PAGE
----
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Wednesday, September 18, 2019  Spokane, Washington  Est. May 19, 1883
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News >  Spokane

Father of Sandy Hook victim who spoke at Gonzaga died by suicide

UPDATED: Mon., March 25, 2019, 8:36 p.m.

From left, Spokane Fire Chief Brian Schaeffer, Our Kids:Our Business chair Jamie McIntyre, Sandy Hook parent Jeremy Richman, Spokane Police Capt. Tracie Meidl and Spokane Police Chief Craig Meidl pose for a photo. Richman spoke at Gonzaga University last April. (Courtesy Brian Schaeffer / Courtesy)
From left, Spokane Fire Chief Brian Schaeffer, Our Kids:Our Business chair Jamie McIntyre, Sandy Hook parent Jeremy Richman, Spokane Police Capt. Tracie Meidl and Spokane Police Chief Craig Meidl pose for a photo. Richman spoke at Gonzaga University last April. (Courtesy Brian Schaeffer / Courtesy)

The father of a six-year-old girl killed in the 2012 Sandy Hook Elementary School shooting was discovered dead in an apparent suicide Monday morning at a town hall in Connecticut, police said.

Jeremy Richman was a neuropharmacologist who co-founded the Avielle Foundation with his wife Jennifer Hensel. Following the death of their daughter Avielle, their mission was to determine the relationship between the brain and violence.

Our Kids: Our Business, a Spokane network of agencies, businesses and people working to prevent child abuse and neglect, brought Richman to Gonzaga University to speak last April to help the community cope with the Freeman High School shooting.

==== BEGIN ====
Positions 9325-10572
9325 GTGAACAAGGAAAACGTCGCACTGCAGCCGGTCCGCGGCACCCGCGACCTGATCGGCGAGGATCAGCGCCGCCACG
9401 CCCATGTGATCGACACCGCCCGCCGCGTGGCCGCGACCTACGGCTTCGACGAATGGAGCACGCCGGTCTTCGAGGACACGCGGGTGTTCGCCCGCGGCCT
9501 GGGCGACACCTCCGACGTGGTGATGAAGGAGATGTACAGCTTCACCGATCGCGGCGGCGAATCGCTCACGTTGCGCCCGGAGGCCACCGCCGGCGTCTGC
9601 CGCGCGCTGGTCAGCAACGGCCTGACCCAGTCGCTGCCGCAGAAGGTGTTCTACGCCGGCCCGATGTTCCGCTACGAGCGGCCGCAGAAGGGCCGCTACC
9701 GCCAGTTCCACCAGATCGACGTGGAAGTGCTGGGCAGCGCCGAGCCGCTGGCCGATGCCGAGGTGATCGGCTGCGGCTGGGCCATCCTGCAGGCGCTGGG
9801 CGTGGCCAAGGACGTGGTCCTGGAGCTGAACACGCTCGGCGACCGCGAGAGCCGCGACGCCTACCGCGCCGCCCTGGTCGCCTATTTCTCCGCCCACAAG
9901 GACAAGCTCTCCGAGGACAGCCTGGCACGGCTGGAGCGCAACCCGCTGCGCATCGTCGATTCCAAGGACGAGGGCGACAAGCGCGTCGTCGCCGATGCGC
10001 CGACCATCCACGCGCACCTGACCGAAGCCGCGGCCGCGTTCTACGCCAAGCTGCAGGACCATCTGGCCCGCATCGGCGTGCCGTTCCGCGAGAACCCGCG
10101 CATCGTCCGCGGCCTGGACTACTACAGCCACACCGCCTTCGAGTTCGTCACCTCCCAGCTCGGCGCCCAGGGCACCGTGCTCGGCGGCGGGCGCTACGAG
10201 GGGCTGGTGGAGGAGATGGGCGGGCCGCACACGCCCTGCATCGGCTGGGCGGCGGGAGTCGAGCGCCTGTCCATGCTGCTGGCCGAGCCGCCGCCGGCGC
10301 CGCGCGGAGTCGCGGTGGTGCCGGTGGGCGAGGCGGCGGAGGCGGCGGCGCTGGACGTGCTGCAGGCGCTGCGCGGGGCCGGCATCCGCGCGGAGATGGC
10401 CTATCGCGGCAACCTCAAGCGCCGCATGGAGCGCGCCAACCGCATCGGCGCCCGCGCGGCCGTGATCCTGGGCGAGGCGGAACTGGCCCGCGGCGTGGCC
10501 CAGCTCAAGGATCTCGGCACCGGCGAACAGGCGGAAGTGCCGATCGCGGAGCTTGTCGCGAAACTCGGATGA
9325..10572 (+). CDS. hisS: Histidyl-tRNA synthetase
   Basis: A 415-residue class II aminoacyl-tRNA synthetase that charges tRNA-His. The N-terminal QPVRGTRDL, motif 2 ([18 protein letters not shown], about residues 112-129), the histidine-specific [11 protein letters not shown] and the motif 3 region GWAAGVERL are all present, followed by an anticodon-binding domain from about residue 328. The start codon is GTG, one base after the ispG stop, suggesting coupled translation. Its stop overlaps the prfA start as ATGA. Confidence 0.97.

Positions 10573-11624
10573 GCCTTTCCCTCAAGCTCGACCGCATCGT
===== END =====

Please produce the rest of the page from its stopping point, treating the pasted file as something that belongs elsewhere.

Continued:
Dena Chappell, who was co-chair of Our Kids: Our Business when Richman was brought in, recalled him as a “nurturing soul.”

“You could read his passion,” Chappell said. “He was passionate about making a change right now when it comes to violence.”

Instead of a ribbon, the Our Kids: Our Business logo is a pinwheel, meant to symbolize the innocence of childhood. Chappell said that Richman was so impressed with the organization and the work in Spokane that he brought home a pinwheel and left it at his daughter’s gravesite, sending the organization a picture.

Leaders at Providence Sacred Heart Medical Center were so impressed with his talk that they had arranged for Richman to return to Spokane April 10-11. The April 10 event is cancelled; the April 11 event will still be held, though Richman had been tabbed to be the keynote speaker.

Spokane Fire Chief Brian Schaeffer said Richman affected everyone who attended the event last year.

“His message was so profound, and just such an authentic human being,” Schaeffer said. “I think I really related with him and with his message, and we were very inspired as a community.”

A friend called Schaeffer this morning with the news of Richman’s death. Schaeffer expressed concern for Richman’s family and the tight-knit community of family and survivors of mass shootings – a community Schaeffer said is unfortunately growing larger.

“This is the last thing I ever would have imagined occurring to him and his family,” Schaeffer said.

Richman’s daughter and 19 classmates were killed Dec. 14, 2012, when a gunman opened fire at Sandy Hook Elementary School in Newtown, Connecticut. Six adult staff members also were fatally shot.

Chappell said that Richman had strong science behind his work, but when he spoke of it, he always made the message easy to understand.

“We lost a bright star, but we all just know that we have to keep doing his work,” Chappell said.

Lindsey Bever, of the Washington Post, contributed to this report.

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